Once an adjutant has been chosen, the operations commander should establish a command post (preferably on the floor before the fire). This area and the stairway level can be used to communicate with division and group commanders face-to-face. Use the command post area to track company assignments; an incident status sheet or some other checklist system keeps track of the whos, whats, wheres, whens, and unit designations.

The logistics commander

Success or failure of the highrise fire fight depends directly on logistics supply. Looking at several actual high-rise fires, it’s apparent that logistics supply was neglected most of the time.

The logistics commander is the troubleshooter. After reporting to the incident commander, he should “make the rounds,” checking out the base location, the lobby, the staging area, and talking face-to-face with the operations commander. He (or she) is then available at the command post for any new assignments from the incident commander.

Tactical considerations

The following tactical considerations are derived from lessons learned at actual high-rise emergencies.

The first company to arrive is like a scouting party. Is there fire showing outside the structure on arrival? Double the assignment? Explore the floors below the fire. Is there a standard floor plan? Is the floor two floors below the fire satisfactory for staging? How much fire? Where’s the fire? What percent of the floor is burning? Tell what you see! Don’t forget to size up the floors above the fire.

After the size-up, the first company should start an initial attack. This may be only a holding position or getting lines into position.

Aggressive ventilation is a priority. Smoke and heat will be your biggest problems. The life safety of occupants depends on rapid ventilation. Assign a ventilation group and a leader with resources early into the incident.

Use large blowers; small electric blowers won’t be effective. Gaspowered blowers are recommended. Don’t suck smoke—blow it out of the building. Remember to use positive ventilation theories.

Open the stairway door to the roof area. Expect smoke in the stair shafts.

Check for fire spread overhead. Do this first when entering a floor.

Break glass when you must. Personnel on the street should expect this to happen.

Don’t use elevators until you know it’s absolutely safe to do so. (This is especially important for the first company.) It’s hard to understand why firefighters rode an elevator during a high-rise fire, planning to stop two floors below the fire. They ended up at the fire floor. If your department’s procedures call for use of elevators and stopping two floors below the fire, change it. DON’T USE ELEVATORS.

Exceptions to this policy on elevators would be a split-bank, lowrise/high-rise system. For example, if there’s a fire on the 20th floor, ride the low-rise to floor 18 and use the stairs to the fire floor.

Once the operations commander is confident that the lobbies are clear above, and/or the system is working properly, then and only then should you start to use elevators.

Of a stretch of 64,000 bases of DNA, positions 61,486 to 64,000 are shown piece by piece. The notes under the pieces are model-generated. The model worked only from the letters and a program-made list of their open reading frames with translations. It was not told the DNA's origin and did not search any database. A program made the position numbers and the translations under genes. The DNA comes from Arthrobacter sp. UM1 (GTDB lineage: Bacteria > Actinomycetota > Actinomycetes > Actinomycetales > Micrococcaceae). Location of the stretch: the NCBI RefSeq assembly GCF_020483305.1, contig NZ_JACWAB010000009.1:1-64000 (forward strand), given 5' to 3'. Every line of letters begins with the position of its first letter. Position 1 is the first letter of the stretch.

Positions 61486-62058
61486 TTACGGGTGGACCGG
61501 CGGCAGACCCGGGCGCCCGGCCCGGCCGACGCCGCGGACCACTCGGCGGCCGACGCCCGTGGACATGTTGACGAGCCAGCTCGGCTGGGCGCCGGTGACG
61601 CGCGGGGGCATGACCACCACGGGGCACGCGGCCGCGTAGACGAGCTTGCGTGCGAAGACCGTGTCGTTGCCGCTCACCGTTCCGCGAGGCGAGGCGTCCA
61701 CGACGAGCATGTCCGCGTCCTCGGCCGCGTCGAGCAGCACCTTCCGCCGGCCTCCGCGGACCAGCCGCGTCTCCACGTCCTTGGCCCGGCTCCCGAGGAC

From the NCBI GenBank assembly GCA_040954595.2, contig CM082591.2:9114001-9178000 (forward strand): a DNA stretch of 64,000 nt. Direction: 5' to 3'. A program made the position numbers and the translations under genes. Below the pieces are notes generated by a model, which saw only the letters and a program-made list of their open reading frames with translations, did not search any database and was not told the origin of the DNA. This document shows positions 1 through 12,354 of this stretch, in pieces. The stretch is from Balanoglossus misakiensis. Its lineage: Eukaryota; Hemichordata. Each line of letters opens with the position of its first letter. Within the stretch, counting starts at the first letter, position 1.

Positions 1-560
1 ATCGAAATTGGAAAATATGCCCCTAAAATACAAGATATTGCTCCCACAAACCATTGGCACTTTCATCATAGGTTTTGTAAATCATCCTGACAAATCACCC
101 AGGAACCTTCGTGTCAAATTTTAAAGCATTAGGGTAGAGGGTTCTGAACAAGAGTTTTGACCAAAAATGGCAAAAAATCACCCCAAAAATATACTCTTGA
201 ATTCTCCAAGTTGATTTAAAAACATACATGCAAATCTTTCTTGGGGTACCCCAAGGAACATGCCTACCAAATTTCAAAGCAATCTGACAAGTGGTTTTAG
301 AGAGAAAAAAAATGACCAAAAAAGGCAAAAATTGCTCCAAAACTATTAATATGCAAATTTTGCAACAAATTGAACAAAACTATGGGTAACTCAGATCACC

Expect metal doors on the fire floor from the stairway to be warped from the fire’s heat. Plan your forcible entry. A metal-cutting circular saw is a nice tool for departments to have.

Expect the unusual. A fire in the elevator shaft. A fire in the main electrical panel with connecting explosions and fire at secondary panels at higher floors.

Fire will lap to higher floors. Be ahead of this action.

Be ready for mass evacuation down all stairways on arrival. Get control of stairshafts and designate those for attack and maintain those selected for evacuation.

Access upper floors by using aerial ladders.

Lay your hose from the fire to the hydrant to avoid a pumping operation below the fire. Falling glass will cut hose and ruin your water supply plans.

Poke-through construction (vertical raceways in the building) will allow fire and smoke to travel vertically and water to travel down.

Watch for ceiling windows in heavy smoke. In heavy smoke conditions, a missing window can be undetected by firefighters. If they’re broken out, barricade them with furniture or rope.

Watch for fatigue factors in firefighters. Heat and humidity will take its toll early in the incident.

Be aware of scissor-type stairways; they’ll lead to alternate floor locations at each floor landing.

Wear full protective clothing.

Move extra air cylinders to the staging area. A working high-rise fire may need at least 100 cylinders.

Don’t stack air cylinders on stairway landings; they can be dislodged and roll down stairs. In general, stairway landings shouldn’t be used as equipment pools. Use the staging area.

Lay hoseline up the stairs and back down to the fire door if you can. This will allow for smoother advance of a charged hoseline.

Use short sections of 2½-⅛⅛ hose with gated wye for attachment to standpipe in stairway. It also allows for operation of two handlines from a single standpipe outlet.

If possible, rotate three teams on one nozzle: one fighting fire, one in the stairway, and one getting ready at staging.

Use your PASS system.

Watch open elevator shafts. Barricade or rope them off.

If you use helicopters, have them look at the building, fly away for at least one block, and then wait for instructions.

Remember, the fire department is there for life safety and property loss mitigation. Don’t get too ICSoriented and forget to fight the fire. Learn by reviewing case studies. Be ready to do battle and expect the unusual. Good luck when you respond to that high-rise fire—you’ll need it.